Ukraine's external exports swelled by 19.6% year-on-year in April on the back of booming metals exports that surged 65.8% y/y to $1bn – the sector’s best result since August 2014.
Buoyant global demand has kept commodity prices high. The global price environment became more favourable for Ukrainian exporters in the first quarter of 2018, mainly on the back of higher prices for ferrous metals, iron ore, and grain, despite some downward adjustment seen on some markets at the end of the quarter, according to the National Bank of Ukraine (NBU).
Global steel prices remained high, boosting iron ore prices as well, and were driven by the ongoing restrictions on steel production in China. In addition, a benign business environment, the strengthening euro, and effective antidumping policies in European countries have helped maintain robust demand for steel products (especially from Austria, Germany and Italy), while also pushing up the prices of these products.
"The prices of steel products edged down in the latter half of March, as China gradually stepped up its steel production," the NBU said in its April's inflation report. The introduction of import tariffs on steel and aluminium by the United States was an additional factor, and provoked a mixed response from the market.
Meanwhile, Ukrainian metallurgical enterprises are seriously concerned about the changing situation in the global metal products markets due to US 25% duties on steel imports, in particular, from the EU.
In March, the US imposed additional import tariffs on steel (25%) and aluminium (10%) with a view to protecting its domestic market. Although these tariffs apply to all countries, a temporary exemption was granted to Canada and Mexico, which will apply until a new NAFTA deal is signed.
Tariffs were also suspended for the EU, Australia, Argentina and Brazil until early May, while talks continued. Other countries can negotiate exemptions by convincing the United States that their products are unique for the US market, and pose no threat to the country’s national security.
According to the Ukrmetalurgprom association, Washington's decision of was expected, but it carries significant risks for Ukrainian steel products. If steel supplies to the US from Ukraine make up 1.3%, then to the EU more than 30%. Moreover, a few weeks ago Turkey also announced a protective investigation after the introduction of protective measures by the US, the association believes.
The head of the association Oleksandr Kalenkov believes that the markets of the EU and Turkey are priority for the supply of Ukrainian steel products. "More than half of total exports of Ukrainian steel products worth over $5 billion fall under the risks of protective measures of the EU and Turkey," Interfax quoted Kalenkov as saying on June 1.
At the same time, the NBU believes that there will be little direct impact on Ukraine from the Washington import tariffs imposed on steel and aluminium, since in 2017 the US accounted for only about 2% of total Ukrainian exports, and about 6% of exports of ferrous metals and products made of them.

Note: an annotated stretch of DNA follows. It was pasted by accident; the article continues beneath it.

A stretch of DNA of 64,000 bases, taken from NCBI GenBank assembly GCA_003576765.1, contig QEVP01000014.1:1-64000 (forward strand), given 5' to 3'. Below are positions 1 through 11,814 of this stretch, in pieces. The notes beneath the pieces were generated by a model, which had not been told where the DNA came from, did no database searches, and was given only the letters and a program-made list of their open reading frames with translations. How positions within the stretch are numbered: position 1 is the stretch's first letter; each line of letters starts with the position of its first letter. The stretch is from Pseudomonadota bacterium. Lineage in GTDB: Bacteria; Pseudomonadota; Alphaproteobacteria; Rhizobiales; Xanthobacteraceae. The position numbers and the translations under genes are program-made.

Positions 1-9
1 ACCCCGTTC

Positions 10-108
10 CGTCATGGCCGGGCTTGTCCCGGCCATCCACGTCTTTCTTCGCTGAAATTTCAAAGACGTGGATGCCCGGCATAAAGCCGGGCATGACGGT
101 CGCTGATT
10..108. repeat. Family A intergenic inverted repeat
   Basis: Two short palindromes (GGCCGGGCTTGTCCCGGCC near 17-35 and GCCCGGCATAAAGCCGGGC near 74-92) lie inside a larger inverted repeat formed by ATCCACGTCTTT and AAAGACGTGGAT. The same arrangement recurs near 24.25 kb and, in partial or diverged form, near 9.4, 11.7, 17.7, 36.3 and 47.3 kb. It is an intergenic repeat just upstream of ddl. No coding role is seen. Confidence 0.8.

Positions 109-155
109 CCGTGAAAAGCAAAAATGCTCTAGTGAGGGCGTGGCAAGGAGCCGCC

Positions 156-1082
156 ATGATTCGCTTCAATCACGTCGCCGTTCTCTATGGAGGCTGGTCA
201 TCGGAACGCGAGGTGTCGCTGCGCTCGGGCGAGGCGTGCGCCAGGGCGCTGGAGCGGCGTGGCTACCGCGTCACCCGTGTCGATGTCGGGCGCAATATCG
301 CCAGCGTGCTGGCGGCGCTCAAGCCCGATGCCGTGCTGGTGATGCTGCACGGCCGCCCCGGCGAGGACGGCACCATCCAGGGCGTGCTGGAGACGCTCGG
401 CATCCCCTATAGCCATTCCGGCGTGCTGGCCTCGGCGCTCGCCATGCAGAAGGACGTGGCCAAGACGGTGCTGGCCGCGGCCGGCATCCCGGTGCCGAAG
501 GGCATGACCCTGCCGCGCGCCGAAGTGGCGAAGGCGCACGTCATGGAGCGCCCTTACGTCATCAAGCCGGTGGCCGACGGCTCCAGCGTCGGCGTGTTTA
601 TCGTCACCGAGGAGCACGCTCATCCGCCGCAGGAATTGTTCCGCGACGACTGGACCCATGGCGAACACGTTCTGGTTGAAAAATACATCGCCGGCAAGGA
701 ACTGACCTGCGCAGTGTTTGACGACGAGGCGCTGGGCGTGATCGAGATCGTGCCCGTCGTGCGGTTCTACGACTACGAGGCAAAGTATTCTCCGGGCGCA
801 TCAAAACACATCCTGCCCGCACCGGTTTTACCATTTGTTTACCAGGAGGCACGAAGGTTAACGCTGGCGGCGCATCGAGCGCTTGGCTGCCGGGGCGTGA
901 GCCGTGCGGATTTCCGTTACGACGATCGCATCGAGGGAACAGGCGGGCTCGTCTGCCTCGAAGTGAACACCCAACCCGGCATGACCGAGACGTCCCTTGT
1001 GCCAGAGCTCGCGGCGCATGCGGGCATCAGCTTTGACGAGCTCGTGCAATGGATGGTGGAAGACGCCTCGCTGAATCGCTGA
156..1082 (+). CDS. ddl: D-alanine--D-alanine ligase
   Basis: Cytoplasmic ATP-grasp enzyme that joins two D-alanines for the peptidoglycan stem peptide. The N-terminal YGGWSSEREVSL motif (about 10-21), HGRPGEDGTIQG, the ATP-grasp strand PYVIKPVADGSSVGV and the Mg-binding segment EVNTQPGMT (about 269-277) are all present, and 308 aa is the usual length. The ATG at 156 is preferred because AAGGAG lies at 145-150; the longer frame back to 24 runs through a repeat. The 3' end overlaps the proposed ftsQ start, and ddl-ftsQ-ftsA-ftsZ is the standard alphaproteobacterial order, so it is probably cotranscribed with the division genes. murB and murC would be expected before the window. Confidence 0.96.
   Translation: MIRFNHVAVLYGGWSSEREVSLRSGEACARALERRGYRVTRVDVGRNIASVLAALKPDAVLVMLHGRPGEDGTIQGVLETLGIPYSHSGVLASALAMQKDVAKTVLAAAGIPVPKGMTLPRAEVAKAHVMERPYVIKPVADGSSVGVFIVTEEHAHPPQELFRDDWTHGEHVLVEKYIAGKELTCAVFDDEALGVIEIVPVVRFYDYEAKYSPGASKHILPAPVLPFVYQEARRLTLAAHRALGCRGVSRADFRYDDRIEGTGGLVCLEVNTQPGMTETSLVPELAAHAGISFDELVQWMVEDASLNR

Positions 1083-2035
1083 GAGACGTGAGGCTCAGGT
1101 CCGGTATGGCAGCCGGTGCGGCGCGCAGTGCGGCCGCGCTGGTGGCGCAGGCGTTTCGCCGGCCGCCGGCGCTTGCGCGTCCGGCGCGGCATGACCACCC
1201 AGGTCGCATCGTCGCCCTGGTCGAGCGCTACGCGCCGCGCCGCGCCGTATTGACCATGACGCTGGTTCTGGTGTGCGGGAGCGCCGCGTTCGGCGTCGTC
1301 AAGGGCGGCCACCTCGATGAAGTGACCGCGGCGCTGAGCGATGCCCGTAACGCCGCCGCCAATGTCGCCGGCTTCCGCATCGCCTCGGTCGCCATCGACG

"However, secondary effects from any countermeasures taken by other countries could carry more profound adverse implications for Ukraine by decreasing global commodity prices and slowing global economic growth," the NBU's inflation report reads. "This could be partly offset by an expansion of Ukraine’s share of the agricultural markets of the countries that take countermeasures, such China and the EU states."
The central bank forecasts that prices for ferrous metals will remain high despite a correction triggered by the rise in Chinese production after the expiry of current restrictions, and excess inventories in some markets caused by trade wars.
Prices will mainly grow on a further expansion of demand for ferrous metals driven by global economic growth, especially in the construction and engineering industries, as well as by a continued decrease in excess capacity in China.
Over 2016-2017, a Chinese government programme resulted in the elimination of more than 200mn tonnes of excess steel production capacity, and another 30mn-50mn is to be cut by in 2018. Consequently, steel production in China will grow by only 0.6% y/y in 2018, whereas demand growth will accelerate to 2.1%. Demand from the US, India, and Europe is expected to rise as well.
Despite steady demand for ferrous metals, iron ore prices will decline on robust market supply. This will be primarily due to the global leaders - Australia and Brazil - increasing their production amid lower production costs. At the same time, China’s demand for iron ore will be flat in 2018, held back by record-high inventories. As in 2017, high-quality iron ore will be especially in demand, the NBU believes.